Ever though about handicap squash tournaments? – In my squash club, the standard of player varies tremendously, from complete beginners to A-class players. We have run quite a few tournaments, but the only impact the various players’ different abilities have on the way we ran the tournament, was the way in which we seeded the players. The results are therefore fairly predictable, and this means that we don’t tend to get as many players interested in playing as we might. I was very interested, therefore, to hear about handicap squash tournaments – an alternative way of running squash tournaments, whereby players are each given a handicap reflecting their abilities. If this is done well, this has the effect of ‘leveling the playing field’ and the best players are not guaranteed to finish in the winning positions, but instead weaker players who play better in the tournament than they usually do, end up going further than they would do otherwise – and may even win the tournament.
This definitely sounds like it’s worth a try – so I have been doing some research and thought I would share my findings here.
It turns out that several clubs run this type of tournament from time to time. However, it seems that there are several different ways of running a tournament like this.
The common feature of the tournaments (at least the ones I have read about) is that they are run as knock-out tournaments – usually with those players knocked-out in the first round being automatically entered into a separate “plate” competition. This is a good idea, since it means that everyone who enters is assured of at least 2 matches.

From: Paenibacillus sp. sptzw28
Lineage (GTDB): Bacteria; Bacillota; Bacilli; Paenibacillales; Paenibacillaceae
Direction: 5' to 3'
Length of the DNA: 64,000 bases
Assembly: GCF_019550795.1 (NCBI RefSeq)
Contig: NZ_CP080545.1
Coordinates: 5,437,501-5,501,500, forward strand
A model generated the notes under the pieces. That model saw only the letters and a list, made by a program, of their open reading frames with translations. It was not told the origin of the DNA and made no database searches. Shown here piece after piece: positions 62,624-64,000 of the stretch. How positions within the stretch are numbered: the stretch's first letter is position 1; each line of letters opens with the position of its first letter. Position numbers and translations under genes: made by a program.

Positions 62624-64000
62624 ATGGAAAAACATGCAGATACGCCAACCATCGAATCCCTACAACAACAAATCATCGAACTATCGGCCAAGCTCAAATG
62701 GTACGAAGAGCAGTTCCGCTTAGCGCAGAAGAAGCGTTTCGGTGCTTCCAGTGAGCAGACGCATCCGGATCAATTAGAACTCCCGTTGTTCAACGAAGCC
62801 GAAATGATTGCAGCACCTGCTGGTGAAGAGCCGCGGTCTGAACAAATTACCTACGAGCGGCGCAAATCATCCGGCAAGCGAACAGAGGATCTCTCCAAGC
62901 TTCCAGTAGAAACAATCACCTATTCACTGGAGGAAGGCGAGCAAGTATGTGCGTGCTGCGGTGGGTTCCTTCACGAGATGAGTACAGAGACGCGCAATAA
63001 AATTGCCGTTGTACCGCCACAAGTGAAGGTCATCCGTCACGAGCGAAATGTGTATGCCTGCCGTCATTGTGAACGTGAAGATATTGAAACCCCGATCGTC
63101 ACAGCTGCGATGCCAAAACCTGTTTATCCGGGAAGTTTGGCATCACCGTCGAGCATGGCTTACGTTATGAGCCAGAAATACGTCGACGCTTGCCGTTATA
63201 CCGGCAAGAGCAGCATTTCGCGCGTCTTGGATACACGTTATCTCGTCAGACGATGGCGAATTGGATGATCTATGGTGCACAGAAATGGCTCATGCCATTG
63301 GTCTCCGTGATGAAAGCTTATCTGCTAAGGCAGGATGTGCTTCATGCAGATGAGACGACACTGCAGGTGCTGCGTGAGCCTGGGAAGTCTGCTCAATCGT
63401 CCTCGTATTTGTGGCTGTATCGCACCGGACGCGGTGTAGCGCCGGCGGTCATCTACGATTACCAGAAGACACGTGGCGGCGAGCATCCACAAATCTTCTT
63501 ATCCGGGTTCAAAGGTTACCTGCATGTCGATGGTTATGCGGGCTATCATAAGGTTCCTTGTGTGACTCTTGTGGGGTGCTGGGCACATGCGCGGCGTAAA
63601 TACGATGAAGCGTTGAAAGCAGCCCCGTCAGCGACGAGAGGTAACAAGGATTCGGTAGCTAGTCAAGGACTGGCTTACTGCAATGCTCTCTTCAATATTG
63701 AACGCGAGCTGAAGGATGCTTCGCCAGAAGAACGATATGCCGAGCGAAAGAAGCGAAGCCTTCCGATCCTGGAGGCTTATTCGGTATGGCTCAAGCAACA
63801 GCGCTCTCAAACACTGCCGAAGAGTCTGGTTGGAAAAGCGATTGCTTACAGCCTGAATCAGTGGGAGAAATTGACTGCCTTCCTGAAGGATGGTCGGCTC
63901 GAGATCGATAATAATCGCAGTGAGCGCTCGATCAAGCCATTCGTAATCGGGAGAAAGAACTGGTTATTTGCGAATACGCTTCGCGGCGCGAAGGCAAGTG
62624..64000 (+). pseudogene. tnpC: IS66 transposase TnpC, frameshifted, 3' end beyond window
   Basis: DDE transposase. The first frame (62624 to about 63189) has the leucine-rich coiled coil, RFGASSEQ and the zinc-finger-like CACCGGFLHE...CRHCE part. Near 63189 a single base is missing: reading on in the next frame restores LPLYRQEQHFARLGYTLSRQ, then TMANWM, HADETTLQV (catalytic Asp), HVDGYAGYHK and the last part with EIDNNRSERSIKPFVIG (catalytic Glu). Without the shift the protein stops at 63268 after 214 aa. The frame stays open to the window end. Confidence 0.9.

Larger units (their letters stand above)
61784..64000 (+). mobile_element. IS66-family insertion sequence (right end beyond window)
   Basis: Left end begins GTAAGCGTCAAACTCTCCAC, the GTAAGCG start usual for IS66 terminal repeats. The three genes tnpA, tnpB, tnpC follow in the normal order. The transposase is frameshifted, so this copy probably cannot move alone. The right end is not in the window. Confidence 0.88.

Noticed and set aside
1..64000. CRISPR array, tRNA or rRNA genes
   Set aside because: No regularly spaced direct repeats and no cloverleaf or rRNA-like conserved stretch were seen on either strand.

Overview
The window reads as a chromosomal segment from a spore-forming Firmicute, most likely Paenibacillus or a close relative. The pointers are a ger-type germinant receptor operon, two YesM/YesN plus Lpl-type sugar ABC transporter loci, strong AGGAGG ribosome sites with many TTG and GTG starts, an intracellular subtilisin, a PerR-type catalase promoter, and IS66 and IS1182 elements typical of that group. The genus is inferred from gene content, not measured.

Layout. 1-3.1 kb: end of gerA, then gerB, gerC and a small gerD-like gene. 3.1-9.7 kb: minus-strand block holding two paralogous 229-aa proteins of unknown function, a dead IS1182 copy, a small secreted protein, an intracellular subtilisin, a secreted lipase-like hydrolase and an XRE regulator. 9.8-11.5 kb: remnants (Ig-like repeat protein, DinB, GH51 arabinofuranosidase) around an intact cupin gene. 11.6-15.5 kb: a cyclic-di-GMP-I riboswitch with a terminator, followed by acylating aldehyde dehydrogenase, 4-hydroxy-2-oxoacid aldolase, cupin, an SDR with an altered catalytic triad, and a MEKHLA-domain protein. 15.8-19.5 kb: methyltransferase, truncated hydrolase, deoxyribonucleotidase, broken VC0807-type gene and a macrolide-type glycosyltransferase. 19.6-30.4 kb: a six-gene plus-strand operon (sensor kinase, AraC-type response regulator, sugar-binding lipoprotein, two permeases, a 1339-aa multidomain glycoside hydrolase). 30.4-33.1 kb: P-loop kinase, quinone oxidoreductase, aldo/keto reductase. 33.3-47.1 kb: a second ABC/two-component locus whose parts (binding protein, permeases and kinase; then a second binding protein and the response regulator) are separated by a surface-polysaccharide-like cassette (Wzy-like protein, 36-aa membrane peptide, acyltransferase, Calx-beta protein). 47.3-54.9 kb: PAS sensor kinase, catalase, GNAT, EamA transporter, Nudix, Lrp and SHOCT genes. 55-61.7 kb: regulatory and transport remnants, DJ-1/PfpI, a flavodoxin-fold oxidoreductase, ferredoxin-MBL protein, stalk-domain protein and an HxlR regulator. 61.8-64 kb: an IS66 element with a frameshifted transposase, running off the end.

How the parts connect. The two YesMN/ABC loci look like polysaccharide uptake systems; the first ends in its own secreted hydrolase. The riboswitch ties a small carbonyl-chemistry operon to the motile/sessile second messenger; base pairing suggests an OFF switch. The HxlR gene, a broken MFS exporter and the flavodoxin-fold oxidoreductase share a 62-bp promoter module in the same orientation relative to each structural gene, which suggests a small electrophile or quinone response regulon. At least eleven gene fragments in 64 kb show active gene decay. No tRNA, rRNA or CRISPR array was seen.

That’s about the only thing that’s common, though, with everything else being open to variation. For example, some clubs play matches based on a fixed time (say 20 minutes), and the winner of the match is the player who is leading at the 20 minute mark. Other clubs play best of 3 games to decide the matches, swapping to best of 5 games for semi-finals and finals. Some clubs play using the “American Scoring” system or Point a Rally (PAR) – this means you do not have to be the server to score a point, whereas others (especially in the UK) still adhere to the “only the server can score a point” system. There are also differences in terms of how many points a player must get to win the game (assuming it’s not a “timed” game as described above).
How do the handicap squash tournaments work?
Assuming you have some way of deciding what each player’s handicap should be (see later), then how the handicaps are used is also different in different clubs. In general, the two players’ handicaps determine either how many points each player starts each game with, or else how many points each player must win, to win the game – or sometimes a combination of both.
Some clubs just start each game with the players score set to their handicap score – so one player might start at minus 15, while the other player starts at plus 6 – and hence if the games are being played to 11 points, then one player would need to win 26 points (to go from -15 to plus 11) to win a game, whereas the other player would only need to win 5 (to go from plus 6 to plus 11).